You are currently browsing the tag archive for the ‘equation of exchange’ tag.
the ultimate goldbug
So I’m a little late to this whole Game of Thrones thing, but I’m making up for it, having watched every episode in the last month as well as reading A Game of Thrones and making my way through A Clash Of Kings (my goal is to catch up with the show by the end of the season and read all the books by summer’s end). And since Matt Yglesias has been econ–blogging from GoT I figured I might as well get on that wagon while it’s still bandy. Also, it involves ragging on the "hyperinflation in America is imminnent!" set and while that’s like shooting fish in a barrel, sometimes shooting fish in a barrel is fun!*
Something that always puzzled me re: predictions of looming hyperinflation is where the predictors think the supply constraint is. Even if you accept certain assumptions about "money printing" that I would quibble with, it’s not an increase in the money supply that leads to inflation per se it’s growth in the money supply that oustripts growth in real goods and services. Assuming "velocity" is constant (whatever that means) to assume that mo money = mo debasement means you have to assume that level of goods and services is constant. If you magic a $20 bill out of nothing and hand it to me I might decide to give it to an unemployed person or stuff it in my mattress or buy something with an extremely elastic supply schedule like a nice haircut. But I might also buy gasoline! To assume that "all this new money" will lead to hyperinflation you have to believe that the economy is producing as much as it can produce or that there is some real constraint on the economy.
Here’s a great example – in A Clash of Kings, when Tyrion Lannister is scoping out King’s Landing (which has seen an enormous influx of refugees since war erupted) he makes this observation:
"The markets were crowded with ragged men selling their household goods for any price they could get…and conspicuously empty of farmers selling food. What little produce he did see was three times as costly as it had been a year ago."
This, of course, implies annualized inflation in King’s Landing of 200%. That’s hyperinflation! But the reason for it is not an influx of money (say, the Lannisters minting more gold to pay off the Iron Throne’s sovereign debt) but severe supply shortages – the war is both reducing the productive capacity and capital wealth of the Seven Kingdoms as well as massively disrupting transportation networks. This is firstly a nice example of the principles behinf Paul Krugman’s work on economic geography but secondly goes to show that hyperinflation a) doesn’t necessarily require an increase in the money supply just as an increase in the money supply doesn’t necessarily engender inflation and b) that hyperinflation is usually a symptom of underlying dysfunction and catastrophe. Certainly there are supply contraints in the modern American economy but given that commodity prices are falling and lots of people aren’t working while putting everyone back to work through monetary expansion would cause some inflation it wouldn’t evaporate all dollar-denominated wealth and it certainly wouldn’t do that while there are vast amounts of underutilized resources in the economy.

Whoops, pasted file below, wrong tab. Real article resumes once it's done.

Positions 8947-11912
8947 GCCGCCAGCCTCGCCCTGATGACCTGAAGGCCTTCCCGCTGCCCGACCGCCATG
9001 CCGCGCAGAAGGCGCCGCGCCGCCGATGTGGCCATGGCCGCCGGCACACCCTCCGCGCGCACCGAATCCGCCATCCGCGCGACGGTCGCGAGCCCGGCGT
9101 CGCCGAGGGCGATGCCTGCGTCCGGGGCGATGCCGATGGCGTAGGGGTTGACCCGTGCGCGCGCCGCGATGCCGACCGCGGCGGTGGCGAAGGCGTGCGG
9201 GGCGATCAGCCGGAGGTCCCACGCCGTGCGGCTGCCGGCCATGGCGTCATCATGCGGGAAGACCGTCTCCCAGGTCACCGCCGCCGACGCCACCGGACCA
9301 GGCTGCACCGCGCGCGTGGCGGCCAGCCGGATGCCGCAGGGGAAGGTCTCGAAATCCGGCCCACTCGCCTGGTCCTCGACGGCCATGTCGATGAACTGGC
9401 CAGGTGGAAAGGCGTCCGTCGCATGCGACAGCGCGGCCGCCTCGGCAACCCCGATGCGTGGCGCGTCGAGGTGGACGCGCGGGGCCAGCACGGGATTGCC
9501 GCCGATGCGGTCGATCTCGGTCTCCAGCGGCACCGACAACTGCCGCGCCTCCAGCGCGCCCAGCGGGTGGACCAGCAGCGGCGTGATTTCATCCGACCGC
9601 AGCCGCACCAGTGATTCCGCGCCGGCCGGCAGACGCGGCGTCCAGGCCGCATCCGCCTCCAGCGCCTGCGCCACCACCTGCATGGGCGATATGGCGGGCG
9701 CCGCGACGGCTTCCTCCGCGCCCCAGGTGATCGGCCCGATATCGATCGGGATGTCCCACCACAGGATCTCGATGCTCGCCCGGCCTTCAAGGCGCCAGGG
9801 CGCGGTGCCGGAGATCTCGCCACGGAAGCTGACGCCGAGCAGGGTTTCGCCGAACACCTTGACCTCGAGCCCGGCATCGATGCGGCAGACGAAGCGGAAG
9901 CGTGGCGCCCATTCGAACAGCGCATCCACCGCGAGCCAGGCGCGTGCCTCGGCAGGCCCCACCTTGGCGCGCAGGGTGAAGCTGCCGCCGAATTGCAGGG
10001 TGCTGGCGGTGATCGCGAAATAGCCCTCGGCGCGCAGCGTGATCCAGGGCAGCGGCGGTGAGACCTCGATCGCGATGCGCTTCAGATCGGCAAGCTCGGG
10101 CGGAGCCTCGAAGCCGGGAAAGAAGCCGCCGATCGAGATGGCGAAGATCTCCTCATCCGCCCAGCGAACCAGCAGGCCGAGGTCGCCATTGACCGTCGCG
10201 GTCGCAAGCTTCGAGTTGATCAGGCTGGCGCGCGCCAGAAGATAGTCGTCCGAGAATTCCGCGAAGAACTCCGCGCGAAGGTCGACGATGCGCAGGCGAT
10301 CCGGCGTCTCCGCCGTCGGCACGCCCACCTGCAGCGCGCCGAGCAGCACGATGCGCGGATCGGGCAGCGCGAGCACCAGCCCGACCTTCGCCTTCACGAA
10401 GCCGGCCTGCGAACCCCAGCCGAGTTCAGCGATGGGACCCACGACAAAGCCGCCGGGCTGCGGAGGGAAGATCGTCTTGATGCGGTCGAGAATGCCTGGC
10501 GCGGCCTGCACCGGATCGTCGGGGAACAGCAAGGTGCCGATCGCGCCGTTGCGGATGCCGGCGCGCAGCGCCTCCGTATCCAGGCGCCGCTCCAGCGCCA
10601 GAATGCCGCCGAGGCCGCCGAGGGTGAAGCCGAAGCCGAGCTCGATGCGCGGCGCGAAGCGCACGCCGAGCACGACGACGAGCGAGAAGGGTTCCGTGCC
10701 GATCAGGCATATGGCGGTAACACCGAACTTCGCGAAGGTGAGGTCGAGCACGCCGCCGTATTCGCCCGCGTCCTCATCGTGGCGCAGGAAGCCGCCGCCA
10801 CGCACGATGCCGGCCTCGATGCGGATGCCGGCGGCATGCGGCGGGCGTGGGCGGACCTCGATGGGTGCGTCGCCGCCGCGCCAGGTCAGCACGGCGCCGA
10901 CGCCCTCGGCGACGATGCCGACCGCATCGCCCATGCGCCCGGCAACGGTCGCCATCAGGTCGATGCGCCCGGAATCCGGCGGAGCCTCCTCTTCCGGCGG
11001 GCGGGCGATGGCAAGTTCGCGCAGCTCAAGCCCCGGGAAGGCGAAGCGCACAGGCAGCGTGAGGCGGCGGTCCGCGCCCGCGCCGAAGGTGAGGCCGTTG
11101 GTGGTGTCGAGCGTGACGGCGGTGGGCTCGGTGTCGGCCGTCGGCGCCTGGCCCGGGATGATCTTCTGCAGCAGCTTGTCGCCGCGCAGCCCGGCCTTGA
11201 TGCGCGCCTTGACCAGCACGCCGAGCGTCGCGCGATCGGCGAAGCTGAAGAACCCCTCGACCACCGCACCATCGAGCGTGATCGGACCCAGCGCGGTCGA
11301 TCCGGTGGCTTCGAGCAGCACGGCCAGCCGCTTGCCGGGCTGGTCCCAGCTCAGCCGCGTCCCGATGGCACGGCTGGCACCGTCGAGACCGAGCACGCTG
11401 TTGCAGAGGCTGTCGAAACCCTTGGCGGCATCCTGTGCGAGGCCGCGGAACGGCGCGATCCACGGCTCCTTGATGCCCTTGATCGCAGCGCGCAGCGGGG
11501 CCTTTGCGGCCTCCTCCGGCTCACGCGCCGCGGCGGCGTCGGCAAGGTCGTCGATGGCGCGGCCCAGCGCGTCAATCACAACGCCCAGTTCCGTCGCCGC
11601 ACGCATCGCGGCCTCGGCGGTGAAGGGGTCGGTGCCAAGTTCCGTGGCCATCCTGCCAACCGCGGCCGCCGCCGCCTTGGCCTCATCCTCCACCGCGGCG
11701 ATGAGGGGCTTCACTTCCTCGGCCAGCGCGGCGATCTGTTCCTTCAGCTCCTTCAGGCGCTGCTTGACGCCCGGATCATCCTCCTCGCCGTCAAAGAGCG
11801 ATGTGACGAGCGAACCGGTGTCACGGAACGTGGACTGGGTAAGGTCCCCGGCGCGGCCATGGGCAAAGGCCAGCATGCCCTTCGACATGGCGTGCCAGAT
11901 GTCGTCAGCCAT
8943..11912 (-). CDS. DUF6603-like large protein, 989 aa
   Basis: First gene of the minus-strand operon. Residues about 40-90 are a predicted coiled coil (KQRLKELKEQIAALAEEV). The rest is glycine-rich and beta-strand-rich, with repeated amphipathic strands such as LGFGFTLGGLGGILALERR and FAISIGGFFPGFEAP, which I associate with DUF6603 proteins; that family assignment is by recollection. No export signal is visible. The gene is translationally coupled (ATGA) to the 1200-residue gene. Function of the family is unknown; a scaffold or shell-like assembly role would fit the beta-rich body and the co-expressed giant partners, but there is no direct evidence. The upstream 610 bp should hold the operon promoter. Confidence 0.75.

*Actually, as of late I’ve been more in to shooting fish in mid-air with a bazooka.
A simple problem – let’s say the central bank has a 2% inflation ceiling. Ergo, if it records inflation expectations as over 2%, it will take action to lower those expectations, usually raising interest rates as a way of draining the money supply, which also has the effect of decreasing total economic activity. Additionally, everyone knows this, so when some activities or events occur that would ceteris paribus increase inflation expectations markets presume the central bank will act to quash inflation and therefore adjust their overall expectations of economic activity. This will probably manifest itself as a reluctance to invest.